The assigning editor was likely already familiar with her work, and the fact that she does so much manipulation in post. Perhaps the magazine or McCain’s advisors should have outlined a small cause a photo release about the further “manipulation” of the images, a fair and simple way to manage his political image.

    I’ve encountered agreements that try to control my rights to the images, to protect a celebrity on an ad campaign. I didn’t shoot for them. I’ve also been on shoots with musicians, whose managers step in to control the creative process, to protect their clients’ image. In that particular case, I felt it hindered the creative process. It wasn’t an ethical issue, just how the setting reflected their music style.

    I shoot with a journalistic style and don’t manipulate my images in post. I portray realism. And I’m shooting a documentary about prostitution. HOWEVER, I also have an ethical foundation for what images I am willing to allow the client or the public to have access to and whether or not/how I retouch flaws.

    The Atlantic ran it. And they could have retouched anything they felt unflattering or contrary to their brand. And it seems they stand by the image they printed.

    This is unfortunate. But I think the responsibility falls on the three parties: Greenburg, McCain (only if a photo release was involved and that he signed it), and the person(s) who assigned the job.

    Isn’t this instead, an issue of defamation of character?

  6. Leslie:

    One of the requirements for forgiveness is atonement. Greenberg doesn’t think she did anything wrong. She didn’t make a mistake, she didn’t screw up. She deliberately set up that second lighting area with the premeditated purpose of taking that photograph *while she was being paid by a major media outlet* and while taking photographs of a subject *who never would have posed for her without that connection.* She then proceeded to tell the world she thought that her client, who got her the job and paid her what she agreed to take (at least until they stopped the check, which apparently they have done) was irresponsible, i.e. stupid, to hire her. (On that point I agree.)

    Applaud her chutzpah (or artistic integrity, as you like) if you think what she did was noble. But don’t try to turn this into some kind of statement about low editorial rates or any other tangential issue. She had a subject, she was shooting him for her client, and she deliberately tricked the subject and abused her client’s trust, then bragged about it. If saying that is “attacking one of our own,” then consider me a bloodthirsty warmongerer.


  7. MarcW wrote, “One of the requirements for forgiveness is atonement.One of the requirements for forgiveness is atonement.”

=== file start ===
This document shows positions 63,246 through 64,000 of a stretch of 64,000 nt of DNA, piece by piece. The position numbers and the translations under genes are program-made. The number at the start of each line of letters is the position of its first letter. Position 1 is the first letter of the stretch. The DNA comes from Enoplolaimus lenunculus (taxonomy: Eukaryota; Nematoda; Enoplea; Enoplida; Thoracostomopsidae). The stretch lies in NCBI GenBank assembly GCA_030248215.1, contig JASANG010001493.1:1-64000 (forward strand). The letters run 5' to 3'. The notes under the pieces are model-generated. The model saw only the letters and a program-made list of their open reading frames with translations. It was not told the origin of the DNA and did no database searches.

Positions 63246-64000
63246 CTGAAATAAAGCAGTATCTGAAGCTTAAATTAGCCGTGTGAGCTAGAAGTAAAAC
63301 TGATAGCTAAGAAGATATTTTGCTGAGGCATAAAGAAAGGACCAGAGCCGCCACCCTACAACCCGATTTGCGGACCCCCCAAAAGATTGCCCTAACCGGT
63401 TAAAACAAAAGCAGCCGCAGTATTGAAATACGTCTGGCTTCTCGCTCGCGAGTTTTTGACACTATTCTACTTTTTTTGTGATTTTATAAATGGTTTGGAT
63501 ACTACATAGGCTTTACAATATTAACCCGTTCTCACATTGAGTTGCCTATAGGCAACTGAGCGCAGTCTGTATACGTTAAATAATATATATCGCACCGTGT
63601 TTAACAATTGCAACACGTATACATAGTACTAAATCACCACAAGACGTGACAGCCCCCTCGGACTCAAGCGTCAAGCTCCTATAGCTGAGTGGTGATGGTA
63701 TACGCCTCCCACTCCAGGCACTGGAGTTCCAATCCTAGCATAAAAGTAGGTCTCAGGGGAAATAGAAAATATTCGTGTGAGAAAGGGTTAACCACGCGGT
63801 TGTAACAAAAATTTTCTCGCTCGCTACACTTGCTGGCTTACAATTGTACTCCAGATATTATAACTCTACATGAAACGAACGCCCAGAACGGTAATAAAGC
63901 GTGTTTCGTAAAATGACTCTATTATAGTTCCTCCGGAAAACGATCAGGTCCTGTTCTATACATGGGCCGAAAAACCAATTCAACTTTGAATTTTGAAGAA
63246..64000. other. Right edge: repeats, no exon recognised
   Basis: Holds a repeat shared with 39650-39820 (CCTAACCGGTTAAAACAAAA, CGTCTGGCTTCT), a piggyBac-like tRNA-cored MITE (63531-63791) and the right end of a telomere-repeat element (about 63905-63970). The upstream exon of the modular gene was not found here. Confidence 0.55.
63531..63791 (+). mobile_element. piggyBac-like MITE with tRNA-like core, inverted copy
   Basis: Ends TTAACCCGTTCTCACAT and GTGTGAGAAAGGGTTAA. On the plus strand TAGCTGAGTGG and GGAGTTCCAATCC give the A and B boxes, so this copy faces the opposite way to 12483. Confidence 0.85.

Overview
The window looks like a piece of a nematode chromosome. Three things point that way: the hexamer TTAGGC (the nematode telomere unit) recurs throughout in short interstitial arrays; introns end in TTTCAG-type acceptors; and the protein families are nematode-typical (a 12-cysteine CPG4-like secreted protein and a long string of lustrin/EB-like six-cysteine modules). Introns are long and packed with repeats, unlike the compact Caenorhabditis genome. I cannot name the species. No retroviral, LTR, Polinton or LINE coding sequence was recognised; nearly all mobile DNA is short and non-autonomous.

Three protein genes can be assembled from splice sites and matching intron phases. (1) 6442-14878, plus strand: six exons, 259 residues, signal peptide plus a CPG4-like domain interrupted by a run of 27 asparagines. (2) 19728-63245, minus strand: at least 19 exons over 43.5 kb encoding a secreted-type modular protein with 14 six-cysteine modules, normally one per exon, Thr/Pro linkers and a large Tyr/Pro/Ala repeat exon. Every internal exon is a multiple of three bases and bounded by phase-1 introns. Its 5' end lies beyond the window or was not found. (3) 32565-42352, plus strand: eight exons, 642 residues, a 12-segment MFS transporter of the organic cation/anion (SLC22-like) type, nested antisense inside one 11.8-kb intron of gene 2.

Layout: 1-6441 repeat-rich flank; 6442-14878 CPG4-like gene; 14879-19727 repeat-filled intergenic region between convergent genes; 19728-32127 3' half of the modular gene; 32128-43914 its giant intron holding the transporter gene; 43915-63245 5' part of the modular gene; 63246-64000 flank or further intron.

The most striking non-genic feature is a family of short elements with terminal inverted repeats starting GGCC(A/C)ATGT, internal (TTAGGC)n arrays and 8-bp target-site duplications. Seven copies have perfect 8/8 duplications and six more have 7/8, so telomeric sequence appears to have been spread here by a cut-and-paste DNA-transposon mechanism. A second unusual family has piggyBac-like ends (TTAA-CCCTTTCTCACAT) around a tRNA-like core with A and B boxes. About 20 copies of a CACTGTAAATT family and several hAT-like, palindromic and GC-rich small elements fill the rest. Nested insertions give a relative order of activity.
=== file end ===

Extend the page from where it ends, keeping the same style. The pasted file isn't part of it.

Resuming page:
Not in my book. Forgiveness is a gift. There is no need for “payment.”


  8. As photographers, this unfortunate situation doesn’t help us. If someone as trusted as Greenberg can add teeth and blood to a portrait, how can anyone be sure that I won’t? They can’t (but please be assured that isn’t my style).

    Integrity and objectivity go a long way.

    Leslie, you say: “…if someone agrees to be interviewed and the interviewer asks a bunch of good questions and then asks, at the end, a couple that are embarrassing or uncomfortable, by agreeing to the interview, that is the risk you take. Agreeing to be photographed for a news magazine is analogous. You are getting publicity and you don’t get to control it. You take your chances.”

    I respectfully disagree. Adding shark teeth and blood, behind the subject’s back, is the same as the writer of that news magazine making up quotes.

    If you photograph someone for your client and then spit on your client’s subject, do you expect your client to send you more subjects?

    I see this as an issue surrounding trust and the betrayal of that trust.

  9. She did not submit the shark teeth image (which, I thought, was something she mused about, not that she actually did anyway) to her client. That was her personal work. That makes a HUGE difference.

    Of course, if all she made were mean-spirited images, she would have absolutely violated the trust in hiring her. But she made the image(s) the client wanted. Anything else she did for herself.

    What she said afterwards, there is where the error may lie. But even there, calling it an error is a question of perspective. Getting worldwide publicity, as an artist, sometimes requires doing something totally off the charts.

    Btw, for those of you having fits at me, remember, I’m going to law school these days and one of the first things you learn is how to argue BOTH sides. 🙂

  10. Disregarding her media response and focusing only on what she did–mislead a subject to capture the image she intended–how is this episode any different than Richard Avedon telling Marilyn Monroe he was reloading his camera to get her to stop posing so he could capture his famous portrait of her? Misleading the subject seems like a pretty standard tool in the photographer’s bag, no?

  11. My big concern is the impact this will have on other celebrities who will now be much more wary while being photographed lest they run the risk of being “Greenberg-ed”. I also see magazine contract terms getting tightened up. In extreme cases I can envisage a minder demanding to have all original shots vetted before the shooter leaves the set.

    None of which makes other photographers’ jobs any easier…

    As for Madam Greenberg, she will get a ton of publicity and a stack of cash. She is an “artist” and thus has no such thing as a bad reputation….

  12. HI Leslie,

    I’m stunned at your response, especially being who you are and what you represent in the industry.

    What JG did was reprehensible. First of all, if she had any sense she would understand that she’s not doing Barack Obama and the Dem party any favors here. To me, that’s the biggest thing..she calls herself a “democrat”. She should have enough sense to understand that this is a very close election and that this is just the sort of thing that “her party” might be trying to avoid.

    For you to say that it’s justified because editorial rates are lousy?? That’s ludicrous and I am surprised that you said this…dismayed, actually.

    Jill calls this art? She’s an artist? She’s done some cool stuff, granted. This is just a low end cheap shot designed for attention…You could do this to just about anybody..we are all products of a certain circumstance. I’ll bet Jill has made a few bad or morally questionable moves in her life and career. I think she’s probably dippiing into the hypocrite jar here.